From this scaling form one can derive these exponents relations. For example, integrating out $T$: \begin{align*} P(S) &\sim \int dT~S^{-(\tau+\sigma \nu z)} \mathcal D_{S,T}\left( S r^{1/\sigma}, T r^{\nu z}\right)\\ &\sim \int du~r^{-1/\sigma} S^{-(\tau+\sigma \nu z)} \mathcal D_{S,T}\left( S r^{1/\sigma}, u\right)\\ &\sim r^{-1/\sigma} S^{-(\tau+\sigma \nu z)} \mathcal D'_S\left(S r^{1/\sigma} \right)\\ &\sim S^{-\tau} \left(S r^{1/\sigma} \right)^{-\sigma \nu z}\mathcal D'_S\left(S r^{1/\sigma} \right)\\ &\equiv S^{-\tau}\mathcal D_S\left(S r^{1/\sigma} \right). \end{align*} In doing this calculation I performed a number of steps: I changed variables to $u = T r^{\nu z}$ and then defined $\mathcal D'_S\left(S r^{1/\sigma} \right) = \int du~ \mathcal D_{S,T}\left( S r^{1/\sigma}, u\right)$, ignoring possible $r$-dependence of the integration limits (assumed to be negligible in the asymptotic limit). I then massaged the prefactors out front of this function $\mathcal D'_S$ to collect on a power of $Sr^{1/\sigma}$, which I then absorbed into $\mathcal D'_S$ to define a new scaling function $\mathcal D_S$. From this we see that your $\alpha = \tau$ in this notation.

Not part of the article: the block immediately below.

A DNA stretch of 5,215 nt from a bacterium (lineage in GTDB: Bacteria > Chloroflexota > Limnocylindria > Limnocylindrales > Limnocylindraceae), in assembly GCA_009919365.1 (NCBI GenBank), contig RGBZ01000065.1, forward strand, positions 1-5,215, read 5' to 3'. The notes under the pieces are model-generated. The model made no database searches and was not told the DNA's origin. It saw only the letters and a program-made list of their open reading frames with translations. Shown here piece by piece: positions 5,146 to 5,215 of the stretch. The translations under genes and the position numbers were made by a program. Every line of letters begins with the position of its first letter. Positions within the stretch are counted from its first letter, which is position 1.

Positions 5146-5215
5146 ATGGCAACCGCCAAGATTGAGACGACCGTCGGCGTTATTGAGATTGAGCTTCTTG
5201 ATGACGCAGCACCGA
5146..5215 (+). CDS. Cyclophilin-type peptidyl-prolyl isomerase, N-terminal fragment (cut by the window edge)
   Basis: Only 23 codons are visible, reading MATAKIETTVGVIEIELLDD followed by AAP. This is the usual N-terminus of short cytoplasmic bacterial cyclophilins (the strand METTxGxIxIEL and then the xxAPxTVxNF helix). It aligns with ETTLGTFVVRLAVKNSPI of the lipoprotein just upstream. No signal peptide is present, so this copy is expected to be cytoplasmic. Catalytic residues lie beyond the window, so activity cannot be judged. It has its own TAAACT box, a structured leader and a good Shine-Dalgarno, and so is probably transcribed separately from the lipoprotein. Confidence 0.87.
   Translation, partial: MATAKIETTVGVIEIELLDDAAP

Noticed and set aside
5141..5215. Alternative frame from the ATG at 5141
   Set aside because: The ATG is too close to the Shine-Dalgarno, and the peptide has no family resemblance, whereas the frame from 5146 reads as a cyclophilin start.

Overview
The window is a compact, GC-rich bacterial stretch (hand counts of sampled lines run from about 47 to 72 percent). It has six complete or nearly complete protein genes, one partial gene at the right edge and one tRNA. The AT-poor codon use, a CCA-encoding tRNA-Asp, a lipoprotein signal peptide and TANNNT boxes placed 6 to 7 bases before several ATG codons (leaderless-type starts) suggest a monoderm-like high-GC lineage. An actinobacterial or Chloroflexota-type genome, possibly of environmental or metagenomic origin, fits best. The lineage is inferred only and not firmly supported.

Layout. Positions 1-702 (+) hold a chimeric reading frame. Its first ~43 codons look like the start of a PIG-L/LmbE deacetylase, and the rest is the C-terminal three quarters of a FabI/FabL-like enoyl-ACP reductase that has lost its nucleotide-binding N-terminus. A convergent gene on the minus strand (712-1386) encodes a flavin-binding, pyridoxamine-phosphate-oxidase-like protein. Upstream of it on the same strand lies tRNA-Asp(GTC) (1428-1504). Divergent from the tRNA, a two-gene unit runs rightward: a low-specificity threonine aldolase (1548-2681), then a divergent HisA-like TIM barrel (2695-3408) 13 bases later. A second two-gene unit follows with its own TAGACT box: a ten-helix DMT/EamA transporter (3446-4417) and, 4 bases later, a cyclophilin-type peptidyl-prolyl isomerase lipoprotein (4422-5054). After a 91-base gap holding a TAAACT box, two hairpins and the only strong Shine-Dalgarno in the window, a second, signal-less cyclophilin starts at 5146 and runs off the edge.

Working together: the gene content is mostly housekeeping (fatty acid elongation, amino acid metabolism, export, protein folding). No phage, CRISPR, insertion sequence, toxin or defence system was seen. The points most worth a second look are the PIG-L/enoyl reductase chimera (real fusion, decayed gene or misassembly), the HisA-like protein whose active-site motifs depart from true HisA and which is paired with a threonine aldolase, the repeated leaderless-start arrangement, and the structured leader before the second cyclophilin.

You can do the same trick to derive $P(T)$, changing variables to $u = S r^{1/\sigma}$ instead. I find $P(T) \sim T^{-\left(\frac{\tau-1}{\sigma \nu z} - 1 \right)} \mathcal D_T(T r^{\nu z})$, identifying your $\beta = \frac{\tau-1}{\sigma \nu z} - 1$.